Advantages of FLOATING / Unearthed Systems:
High reliability: Even if any fault occurs, the system continues to run smoothly. Also, in the event of an insulation fault – even if there is a dead earth fault – shutdown is not required. In an unearthed system, two insulation faults occurring at two places do not blow the fuses, but there is a definite risk of fire, but it is very low.
Online/Offline monitoring: The system can be monitored for faults even during operation or in offline mode, and faults can easily be monitored, unlike earthed systems.
Disadvantages of FLOATING / un earthed systems:
Automatic fault isolation is not possible as high current will not flow in the fault part. It requires a dedicated fault monitoring unit to detect faults as and when the first fault happens. The system becomes too complex because of leakage capacitance.
Solution: For an unearthed system to protect people and installations against the hazards of electrical current by detecting and signalling them at an early stage. Unearthed systems with earth fault monitoring represent the ideal technical solution in these cases. For this reason, unearthed systems are used in particularly critical applications like control circuits, medical locations, or mobile power generators, and they are also found in newer applications, such as electric vehicles, photovoltaic systems, or industrial plants with variable-speed drives.
Therefore, choosing the right tool to detect the fault is highly important. The guide below highlights key features one should look for while selecting the kit.
Selecting the Right DC Earth Fault Locator:
- It is advised to choose a kit that provides higher output DC impedance (greater than 100 kΩ). This will avoid creating a faulty alert on the DC system, also safe for sensitive relays in the DC system. The possibility of maloperation of the DC system is reduced by choosing this method. Very often, the kits available on the market will ground the DC system on one pole with low impedance (1/2 kΩ a bit higher) and switch between one pole and the other with very low impedance. This is like creating almost a dead fault and the battery system will feed this fault.
- The DC system is typically 240V DC, with no more than 10% AC ripple on the system. Hence, a kit injecting less than 24 V AC and a frequency other than 50Hz is preferred. Injecting higher voltage can have an effect on your DC system. The kit injecting a frequency other than 50Hz is preferred in order to avoid interference due to 50Hz pickup. Be sure the device matches this condition.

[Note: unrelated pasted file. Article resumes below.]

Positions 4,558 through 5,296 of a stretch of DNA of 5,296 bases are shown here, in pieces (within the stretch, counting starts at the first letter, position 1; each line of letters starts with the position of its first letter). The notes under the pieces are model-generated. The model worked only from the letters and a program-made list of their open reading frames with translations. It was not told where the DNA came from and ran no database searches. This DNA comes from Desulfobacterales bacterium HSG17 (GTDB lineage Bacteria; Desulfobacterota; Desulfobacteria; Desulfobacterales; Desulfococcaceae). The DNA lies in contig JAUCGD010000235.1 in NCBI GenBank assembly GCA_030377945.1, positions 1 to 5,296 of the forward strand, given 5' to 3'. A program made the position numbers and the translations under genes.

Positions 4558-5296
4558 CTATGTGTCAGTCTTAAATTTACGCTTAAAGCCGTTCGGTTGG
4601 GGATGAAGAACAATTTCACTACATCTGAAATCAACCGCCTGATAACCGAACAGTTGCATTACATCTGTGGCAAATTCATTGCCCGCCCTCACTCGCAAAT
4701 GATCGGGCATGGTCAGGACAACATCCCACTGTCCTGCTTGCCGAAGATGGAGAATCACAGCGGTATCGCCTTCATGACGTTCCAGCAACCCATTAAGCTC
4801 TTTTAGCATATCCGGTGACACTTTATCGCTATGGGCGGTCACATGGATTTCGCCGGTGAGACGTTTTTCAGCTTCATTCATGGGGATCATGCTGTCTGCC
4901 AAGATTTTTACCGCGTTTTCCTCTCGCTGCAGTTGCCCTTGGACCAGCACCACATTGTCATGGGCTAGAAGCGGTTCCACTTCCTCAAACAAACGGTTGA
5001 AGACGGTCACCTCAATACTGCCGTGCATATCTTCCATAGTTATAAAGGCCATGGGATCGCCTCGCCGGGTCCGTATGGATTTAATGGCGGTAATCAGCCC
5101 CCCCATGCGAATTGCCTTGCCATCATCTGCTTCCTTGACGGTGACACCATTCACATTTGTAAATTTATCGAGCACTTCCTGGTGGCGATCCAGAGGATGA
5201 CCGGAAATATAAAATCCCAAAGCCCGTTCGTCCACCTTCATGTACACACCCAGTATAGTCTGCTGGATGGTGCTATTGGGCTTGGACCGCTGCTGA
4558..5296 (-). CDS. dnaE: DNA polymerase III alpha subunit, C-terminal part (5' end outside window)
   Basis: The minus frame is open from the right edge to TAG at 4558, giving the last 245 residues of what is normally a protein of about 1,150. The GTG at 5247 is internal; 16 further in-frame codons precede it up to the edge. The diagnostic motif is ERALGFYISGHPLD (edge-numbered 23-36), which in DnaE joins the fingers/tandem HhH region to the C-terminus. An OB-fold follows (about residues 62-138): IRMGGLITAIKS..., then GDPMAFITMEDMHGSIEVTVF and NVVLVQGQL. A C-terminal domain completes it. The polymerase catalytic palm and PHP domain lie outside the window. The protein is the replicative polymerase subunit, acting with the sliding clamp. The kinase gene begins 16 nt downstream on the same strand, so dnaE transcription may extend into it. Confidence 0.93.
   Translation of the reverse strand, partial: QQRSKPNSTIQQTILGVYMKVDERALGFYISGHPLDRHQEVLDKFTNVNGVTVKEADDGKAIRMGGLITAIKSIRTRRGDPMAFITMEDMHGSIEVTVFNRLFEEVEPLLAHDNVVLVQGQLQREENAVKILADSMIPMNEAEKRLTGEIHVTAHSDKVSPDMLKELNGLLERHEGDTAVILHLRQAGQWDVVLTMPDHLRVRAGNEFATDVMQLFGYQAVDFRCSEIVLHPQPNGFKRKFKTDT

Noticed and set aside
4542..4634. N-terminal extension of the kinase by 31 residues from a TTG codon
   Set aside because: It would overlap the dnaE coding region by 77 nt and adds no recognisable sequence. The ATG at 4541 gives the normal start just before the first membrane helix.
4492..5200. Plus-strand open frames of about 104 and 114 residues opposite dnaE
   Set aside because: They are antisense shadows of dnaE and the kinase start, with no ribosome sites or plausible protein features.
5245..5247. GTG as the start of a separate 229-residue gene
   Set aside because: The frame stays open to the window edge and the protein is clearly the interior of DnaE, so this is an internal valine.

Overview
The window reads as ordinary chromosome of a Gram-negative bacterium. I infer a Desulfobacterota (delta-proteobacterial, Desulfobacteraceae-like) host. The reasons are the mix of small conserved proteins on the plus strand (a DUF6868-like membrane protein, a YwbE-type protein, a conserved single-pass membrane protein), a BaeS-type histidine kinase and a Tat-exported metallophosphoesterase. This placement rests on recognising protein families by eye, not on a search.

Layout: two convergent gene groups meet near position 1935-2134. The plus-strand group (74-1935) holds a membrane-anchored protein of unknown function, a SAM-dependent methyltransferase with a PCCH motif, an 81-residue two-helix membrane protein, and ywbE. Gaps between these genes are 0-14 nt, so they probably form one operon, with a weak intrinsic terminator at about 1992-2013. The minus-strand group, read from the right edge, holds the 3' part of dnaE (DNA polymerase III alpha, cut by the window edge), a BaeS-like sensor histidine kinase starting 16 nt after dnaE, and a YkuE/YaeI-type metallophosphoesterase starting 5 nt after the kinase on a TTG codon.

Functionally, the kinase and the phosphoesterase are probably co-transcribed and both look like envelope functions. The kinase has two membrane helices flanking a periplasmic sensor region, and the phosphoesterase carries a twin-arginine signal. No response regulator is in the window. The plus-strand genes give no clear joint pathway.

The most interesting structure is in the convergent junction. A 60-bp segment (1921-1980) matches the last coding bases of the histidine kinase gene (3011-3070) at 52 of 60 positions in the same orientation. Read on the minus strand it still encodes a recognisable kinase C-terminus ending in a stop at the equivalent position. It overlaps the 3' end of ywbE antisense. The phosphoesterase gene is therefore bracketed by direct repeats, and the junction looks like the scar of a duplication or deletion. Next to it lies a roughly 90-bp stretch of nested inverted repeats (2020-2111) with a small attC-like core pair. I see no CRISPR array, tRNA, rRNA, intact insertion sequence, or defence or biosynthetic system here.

- The DC system has sensitive relays and they can mal-operate or trip if the transmitter injects more current. Hence, the transmitter should inject very less current (around max. 2mA short circuit current or less) so that the sensitive DC system relays do not mal-operate or trip at any condition. A kit injecting more current is not ideal for the DC system. The receiver should be made sensitive enough to pick the small current injected by the transmitter and filter all the noise.
- The DC feeders/cables are capacitive, and the kit should not erroneously detect the capacitance effect of the cable as a fault. The kit should automatically balance the capacitance without reducing sensitivity of the receiver so the operator is not worried about balancing the system capacitance. For example, the kit balancing capacitance should not reduce the sensitivity of the receiver. The kit having a sensitivity of 100 uA should have the same sensitivity even after capacitance balancing, and it should not go to 1mA after capacitance balancing.
- Choosing the kit with its own source helps in identifying the fault even in offline mode.
- A receiver that detects even the smallest resistive current without picking up on cable capacitance or increasing the voltage on the transmitter is considered ideal for use. For example, the transmitter injecting 15 V and receiver picking 400 kilo ohms (15V/400 k ohm) can pick < 50 uA where-as the kit injecting 1000V and picking 1 Megaohm is only picking 1mA (1000V/1Mohm). The former is better than the latter, at least by 25 times.
- The kit should be as lightweight as possible. The lower the weight, the better it is for the user to carry for testing.
- LCD displays are preferred in modern eras, and the DC system voltage should be readable even when the transmitter is injecting signals into the DC system without the use of a multimeter and other accessories.
- The kit should not disturb the DC system while connecting or during operation.
- The power supply of the kit must have rechargeable or replaceable batteries that are easily available in the market.
- Usually, some feeders are big and some are small. Hence, a kit giving two current probes with big and small sizes (both with high sensitivity) is preferred. A kit having the same sensitivity for both probes and high sensitivity (less than 50 mΩ) to detect very small faults is preferred.
Now you are better equipped with the right information to choose the right kit and keep the DC system active and ensure smooth operation. Still confused about finding the right kit? Worry not, we have the right kit that matches all these criteria and a lot more features. Our DC ground locator, MGFL, helps in locating, tracing and pinpointing DC ground faults in any floating DC system of up to 300V DC in online and offline conditions.